This is a nice vehicle for Sarandon so she can do her "crazy mother" thing, but she actually comes off as sweet and charming, though her New Jersey accent comes and goes and often sounds more like she is from Boston.  Sarandon shows off her considerable acting skills because Marnie could be annoying as hell, but she isn't.  She is actually sweet and kind, and you realize she just wants to help. Yes, she's a meddler, but she is a good person and you root for her to find herself. And I have to say that Sarandon sure has good genes.  She not only looks good for her age, she just looks good! If she has had plastic surgery, I want to know who her doctor is.   

However, Rose Byrne needs to get some other kinds of roles.  She is most often seen as the compliant wife ("Neighbors"), and here she is the compliant daughter.  Harry Hamlin has a small role and it's fun seeing him actually acting.  These days, it seems like he is more famous for being Lisa Rinna's real life hubby on the "Real Housewives of Beverly Hills" than a movie actor.  Sorry, Harry, but it's true.

J.K. Simmons provides a love interest for Marnie and his role here is a nice departure from his hardass Treasury Department agent in "The Accountant (see review above)" and his hard as nails drum teacher in "Whiplash." Here he is sensitive and kind, and I like him better playing this kind of character.  As an actor, it's actually more difficult to make a sensitive, nice character interesting than it is to play a villain.

Retirees will especially like this film because figuring out what to do with oneself in retirement is one of those things we have to deal with.  A parent who is retired and alone and at loose ends about it is naturally going to want to get into his or her child's business.  But mothers and daughters will also enjoy this - to see how NOT to act.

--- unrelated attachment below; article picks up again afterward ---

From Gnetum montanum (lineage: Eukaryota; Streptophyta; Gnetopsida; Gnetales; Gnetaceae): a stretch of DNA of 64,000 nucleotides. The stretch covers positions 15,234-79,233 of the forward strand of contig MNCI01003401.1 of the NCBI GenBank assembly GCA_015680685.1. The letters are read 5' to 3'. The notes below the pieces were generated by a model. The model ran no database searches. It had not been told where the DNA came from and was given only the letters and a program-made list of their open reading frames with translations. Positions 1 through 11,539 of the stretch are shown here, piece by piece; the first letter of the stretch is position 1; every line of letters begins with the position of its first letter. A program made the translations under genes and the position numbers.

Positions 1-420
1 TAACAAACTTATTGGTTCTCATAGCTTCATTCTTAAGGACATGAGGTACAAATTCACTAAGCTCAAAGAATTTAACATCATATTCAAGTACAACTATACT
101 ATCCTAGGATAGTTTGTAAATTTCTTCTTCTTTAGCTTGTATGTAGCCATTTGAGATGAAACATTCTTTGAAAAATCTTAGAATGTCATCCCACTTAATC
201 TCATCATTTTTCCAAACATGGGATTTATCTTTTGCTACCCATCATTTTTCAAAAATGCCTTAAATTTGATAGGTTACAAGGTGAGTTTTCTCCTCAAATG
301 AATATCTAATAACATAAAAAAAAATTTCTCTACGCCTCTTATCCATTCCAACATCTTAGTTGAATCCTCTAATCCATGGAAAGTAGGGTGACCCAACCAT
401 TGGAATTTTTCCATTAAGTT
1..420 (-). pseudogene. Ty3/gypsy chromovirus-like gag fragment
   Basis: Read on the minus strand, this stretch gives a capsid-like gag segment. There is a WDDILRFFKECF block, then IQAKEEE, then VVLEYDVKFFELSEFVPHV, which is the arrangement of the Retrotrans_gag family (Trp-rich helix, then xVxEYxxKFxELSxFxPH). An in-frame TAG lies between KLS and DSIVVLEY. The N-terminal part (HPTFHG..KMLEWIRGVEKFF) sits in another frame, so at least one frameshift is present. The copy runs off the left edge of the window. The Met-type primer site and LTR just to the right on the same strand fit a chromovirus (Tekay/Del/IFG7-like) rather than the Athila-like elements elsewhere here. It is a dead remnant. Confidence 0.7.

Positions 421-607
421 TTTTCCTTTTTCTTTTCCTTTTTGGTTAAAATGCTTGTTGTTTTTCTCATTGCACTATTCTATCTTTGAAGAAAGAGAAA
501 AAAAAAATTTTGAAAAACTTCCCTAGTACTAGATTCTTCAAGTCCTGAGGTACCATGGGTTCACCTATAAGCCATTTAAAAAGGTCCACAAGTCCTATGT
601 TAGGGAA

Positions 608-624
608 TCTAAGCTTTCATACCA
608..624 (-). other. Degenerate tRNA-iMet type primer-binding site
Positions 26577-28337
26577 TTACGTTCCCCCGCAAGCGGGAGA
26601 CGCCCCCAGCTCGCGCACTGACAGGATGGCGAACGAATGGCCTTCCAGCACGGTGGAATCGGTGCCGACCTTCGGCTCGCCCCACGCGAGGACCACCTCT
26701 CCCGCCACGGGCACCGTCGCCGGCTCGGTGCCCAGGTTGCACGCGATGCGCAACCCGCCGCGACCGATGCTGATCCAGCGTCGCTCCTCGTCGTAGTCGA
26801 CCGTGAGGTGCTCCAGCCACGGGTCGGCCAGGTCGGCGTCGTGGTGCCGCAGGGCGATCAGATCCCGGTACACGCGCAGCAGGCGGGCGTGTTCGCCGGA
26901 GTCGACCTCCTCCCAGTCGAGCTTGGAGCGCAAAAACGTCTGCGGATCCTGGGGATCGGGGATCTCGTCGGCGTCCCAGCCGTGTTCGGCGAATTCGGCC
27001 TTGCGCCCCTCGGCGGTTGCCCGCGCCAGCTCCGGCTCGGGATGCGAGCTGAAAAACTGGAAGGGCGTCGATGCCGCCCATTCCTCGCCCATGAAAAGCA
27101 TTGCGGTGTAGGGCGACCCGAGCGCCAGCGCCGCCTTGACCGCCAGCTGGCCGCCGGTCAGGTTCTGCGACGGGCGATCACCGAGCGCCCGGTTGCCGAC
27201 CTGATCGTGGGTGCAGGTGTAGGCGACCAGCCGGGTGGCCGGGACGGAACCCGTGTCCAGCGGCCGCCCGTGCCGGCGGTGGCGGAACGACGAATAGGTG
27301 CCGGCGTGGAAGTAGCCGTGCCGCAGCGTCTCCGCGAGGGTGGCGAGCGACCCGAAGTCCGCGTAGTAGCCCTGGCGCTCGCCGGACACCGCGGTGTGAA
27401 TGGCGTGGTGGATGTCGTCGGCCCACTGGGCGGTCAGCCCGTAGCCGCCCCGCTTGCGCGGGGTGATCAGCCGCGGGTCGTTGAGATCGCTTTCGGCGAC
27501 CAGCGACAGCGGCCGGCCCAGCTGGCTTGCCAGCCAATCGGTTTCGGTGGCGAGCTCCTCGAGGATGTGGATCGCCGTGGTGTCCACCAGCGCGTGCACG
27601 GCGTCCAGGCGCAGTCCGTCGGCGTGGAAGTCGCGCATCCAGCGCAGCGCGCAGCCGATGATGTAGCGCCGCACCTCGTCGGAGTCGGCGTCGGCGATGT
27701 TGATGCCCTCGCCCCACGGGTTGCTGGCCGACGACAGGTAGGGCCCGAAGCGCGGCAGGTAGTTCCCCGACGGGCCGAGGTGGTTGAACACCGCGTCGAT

Written and directed by Lorene Scafaria, this film captures that time of life when you feel like you are no longer relevant, so if you want to be happy you need to rethink your expectations of life and change course and focus on those little things that make life worth living.  It's a wonderful depiction of what it's like to try to find purpose (and love) after your children and spouse are gone.

This is one of those "adult" films I have been talking about.  No action heroes, no zombies, just real adult interaction exploring adult issues with great characters, great acting, and a great story - a story that gives all of us older folks hope and you younger kids, what you have to look forward too!

Rosy the Reviewer absolute MUST SEE!


***My 1001 Movies I Must See Before I Die Project***

228 to go!

Have YOU seen this classic film?

Foolish Wives (1922)

A Russian con artist sets up shop in Monte Carlo with his two mistresses, er, "cousins" and attempts to compromise and blackmail the wife of an American diplomat.

Erich Von Stroheim was famous for playing German villains until he also began writing and directing his own films.  Here he plays Count Sergius Karamzin, a Russian lothario who has come to Monaco with his two mistresses posing as Princesses and his cousins, to make a killing in the casino by using counterfeit money. "Princess" Olga is the hoity-toity one and has no problem pinching her maid if she displeases her. "Princess" Vera is a bit of a ditz.  They are visited by Signor Ventucci, the Count's counterfeiter and his rather simple-minded daughter, and you can tell the Count is a decadent as he gives the daughter a villainous, lustful look.  In fact, he gives every woman who comes his way a villainous, lustful look.